A look at the JVM and thread behavior (June 28, 1999)

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Q: At the base of my questions is the JVM process and thread behavior. I understand that on most platforms, the JVM runs as a single process and any threads created "belong" to that single process. This gives rise to a few questions:

  • Can multiple threads overload the main process and cause it to crash?
  • Can threads be started, suspended, and otherwise managed like processes can?
  • What are the trade-offs between using multiple threads and multiple processes?

A: Two implementations that Sun offers are green threads and native threads. Green-threads Java runtimes don't require the underlying operating systems to support threads -- the runtime handles scheduling, preemption, and all other thread-related tasks all by itself. One disadvantage to this scheme is that it cannot distribute threads across several CPUs, so it doesn't take advantage of multi-CPU computers. Native-threads Java runtimes only run on operating systems that directly support threads. The OS is free to distribute threads across CPUs, but it is also free to use whatever scheduling algorithms it wishes, taking control away from the developer.

Now, on to your specific questions:

Can multiple threads overload the main process and cause it to crash?

In practice, a program will run out of memory long before it reaches any kind of thread limit. (Just for fun, the Java Q&A experts wrote a program that did nothing but create new threads, and ran it on an UltraSparc 2 with 128 MB of RAM. After the program created 10,000 threads, we became bored and gave up.) Keep in mind that each thread takes up a small but measurable amount of system resource like memory, so threads shouldn't be created willy-nilly.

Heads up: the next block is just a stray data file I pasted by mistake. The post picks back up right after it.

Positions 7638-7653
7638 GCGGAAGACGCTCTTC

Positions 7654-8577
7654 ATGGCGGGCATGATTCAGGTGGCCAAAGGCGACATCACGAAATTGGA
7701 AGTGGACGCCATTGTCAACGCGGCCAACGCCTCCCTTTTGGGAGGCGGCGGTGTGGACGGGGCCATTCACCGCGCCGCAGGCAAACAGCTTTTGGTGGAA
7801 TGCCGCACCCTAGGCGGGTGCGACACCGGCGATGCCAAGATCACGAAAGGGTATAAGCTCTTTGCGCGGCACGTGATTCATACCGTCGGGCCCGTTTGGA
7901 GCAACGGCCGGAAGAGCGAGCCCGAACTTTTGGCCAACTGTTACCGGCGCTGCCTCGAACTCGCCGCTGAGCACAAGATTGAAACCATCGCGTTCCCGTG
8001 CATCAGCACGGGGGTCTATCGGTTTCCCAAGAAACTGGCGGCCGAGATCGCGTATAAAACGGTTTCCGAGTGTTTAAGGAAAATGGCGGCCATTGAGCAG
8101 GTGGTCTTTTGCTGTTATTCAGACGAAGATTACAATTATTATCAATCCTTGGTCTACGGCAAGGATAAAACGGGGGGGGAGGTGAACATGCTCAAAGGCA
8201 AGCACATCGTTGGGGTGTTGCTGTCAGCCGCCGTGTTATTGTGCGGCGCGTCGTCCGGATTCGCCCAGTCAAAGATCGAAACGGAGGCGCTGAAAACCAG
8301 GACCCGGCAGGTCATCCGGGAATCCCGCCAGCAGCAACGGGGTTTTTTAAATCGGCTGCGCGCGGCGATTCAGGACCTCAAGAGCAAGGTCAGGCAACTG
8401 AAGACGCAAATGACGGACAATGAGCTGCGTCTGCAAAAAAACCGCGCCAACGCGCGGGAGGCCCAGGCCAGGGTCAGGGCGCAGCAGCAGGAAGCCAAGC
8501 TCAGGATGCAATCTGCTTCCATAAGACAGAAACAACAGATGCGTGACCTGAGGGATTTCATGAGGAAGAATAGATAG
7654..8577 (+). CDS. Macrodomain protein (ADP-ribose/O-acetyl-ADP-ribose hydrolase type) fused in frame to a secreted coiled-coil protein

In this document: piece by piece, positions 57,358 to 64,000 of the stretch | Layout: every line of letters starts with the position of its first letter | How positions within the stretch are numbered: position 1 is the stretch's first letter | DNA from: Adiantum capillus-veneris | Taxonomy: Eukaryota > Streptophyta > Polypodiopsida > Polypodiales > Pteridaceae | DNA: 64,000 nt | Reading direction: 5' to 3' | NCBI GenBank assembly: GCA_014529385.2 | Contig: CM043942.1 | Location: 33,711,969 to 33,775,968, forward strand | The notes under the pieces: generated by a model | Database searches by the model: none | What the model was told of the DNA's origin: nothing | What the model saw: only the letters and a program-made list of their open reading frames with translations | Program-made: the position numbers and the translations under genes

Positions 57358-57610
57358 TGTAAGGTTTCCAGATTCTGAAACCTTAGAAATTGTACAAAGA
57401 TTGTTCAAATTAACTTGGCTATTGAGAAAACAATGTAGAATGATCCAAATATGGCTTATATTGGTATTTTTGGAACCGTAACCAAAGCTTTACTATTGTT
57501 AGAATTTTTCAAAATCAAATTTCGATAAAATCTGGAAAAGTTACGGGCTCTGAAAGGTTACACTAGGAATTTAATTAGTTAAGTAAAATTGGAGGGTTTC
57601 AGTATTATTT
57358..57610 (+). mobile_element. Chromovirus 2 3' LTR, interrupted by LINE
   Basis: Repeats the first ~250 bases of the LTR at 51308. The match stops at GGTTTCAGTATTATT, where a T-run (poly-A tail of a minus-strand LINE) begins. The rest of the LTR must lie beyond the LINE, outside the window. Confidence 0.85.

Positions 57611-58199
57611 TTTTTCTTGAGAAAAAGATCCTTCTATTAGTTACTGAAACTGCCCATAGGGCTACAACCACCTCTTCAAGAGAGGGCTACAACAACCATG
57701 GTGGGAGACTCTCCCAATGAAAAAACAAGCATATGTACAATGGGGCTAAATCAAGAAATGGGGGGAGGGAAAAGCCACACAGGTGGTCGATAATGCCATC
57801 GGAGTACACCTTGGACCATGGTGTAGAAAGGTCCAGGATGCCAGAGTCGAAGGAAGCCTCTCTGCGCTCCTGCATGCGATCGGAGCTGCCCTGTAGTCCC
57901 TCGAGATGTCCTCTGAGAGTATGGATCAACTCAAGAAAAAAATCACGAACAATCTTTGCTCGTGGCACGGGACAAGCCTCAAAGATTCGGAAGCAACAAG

Can threads be started, suspended, and otherwise managed like processes can?

If you want to know if you can, from your terminal, look at a list of running threads and selectively kill them, the answer is no. If you're asking if one thread in a process can get a list of threads in the same process and selectively kill them, The answer is yes. There are four lifecycle methods in the java.lang.Thread class -- start() and stop(); suspend() and resume(). The start() method is fine, but suspend() and stop() should be avoided if at all possible. Here's a code snippet from a runnable to demonstrate why these two methods are bad:

public void run()
{
   while (true)
   {
      Socket s = acceptRequest();
      Connection c = getDatabaseConnection();
      fulfillRequest(s, c);
      reclaimResources(s, c);
   }
}

Now, what would happen if this thread were stop()ped after it had opened a socket and a JDBC connection, but before it could close them? Those resources might not be closed cleanly. Even worse, what would happen if the thread were suspend()ed while creating the JDBC connection? It would keep any locks it held until it was resume()d, which (depending on the JDBC driver) might prevent any other thread from communicating with the database! The suspend() and stop() methods are just too dangerous to use. Instead, rewrite the code as follows:

private boolean mStopRequested = false;
public void requestStop()
{
   mStopRequested = true;
}
public boolean isStopRequested()
{
   return mStopRequested;
}
public void run()
{
   while (!isStopRequested())
   {
      Socket s = acceptRequest();
      Connection c = getDatabaseConnection();
      fulfillRequest(s, c);
      reclaimResources(s, c);
    }
}

The rewritten example shows how to achieve the same result as Thread.stop() without the same possibility for mayhem. This isn't an ideal solution -- if acceptRequest() is a blocking call, this thread could stay alive for a long time after requestStop() was called.

What are the trade-offs between using multiple threads and multiple processes?

Multiple threads should be the method of choice for most new applications. Threads require fewer OS resources than do processes, and are therefore quicker to create and destroy. They can also share information much more easily than processes can. The biggest drawback to choosing multithreading is that it is harder to code correctly. Code that isn't synchronized correctly is prone to problems like race conditions and deadlocks.

:END_B0DY

Random Walk Computing is the largest Java/CORBA consulting boutique in New York, focusing on solutions for the financial enterprise. Known for their leading-edge Java expertise, Random Walk consultants publish and speak about Java in some of the most respected forums in the world.

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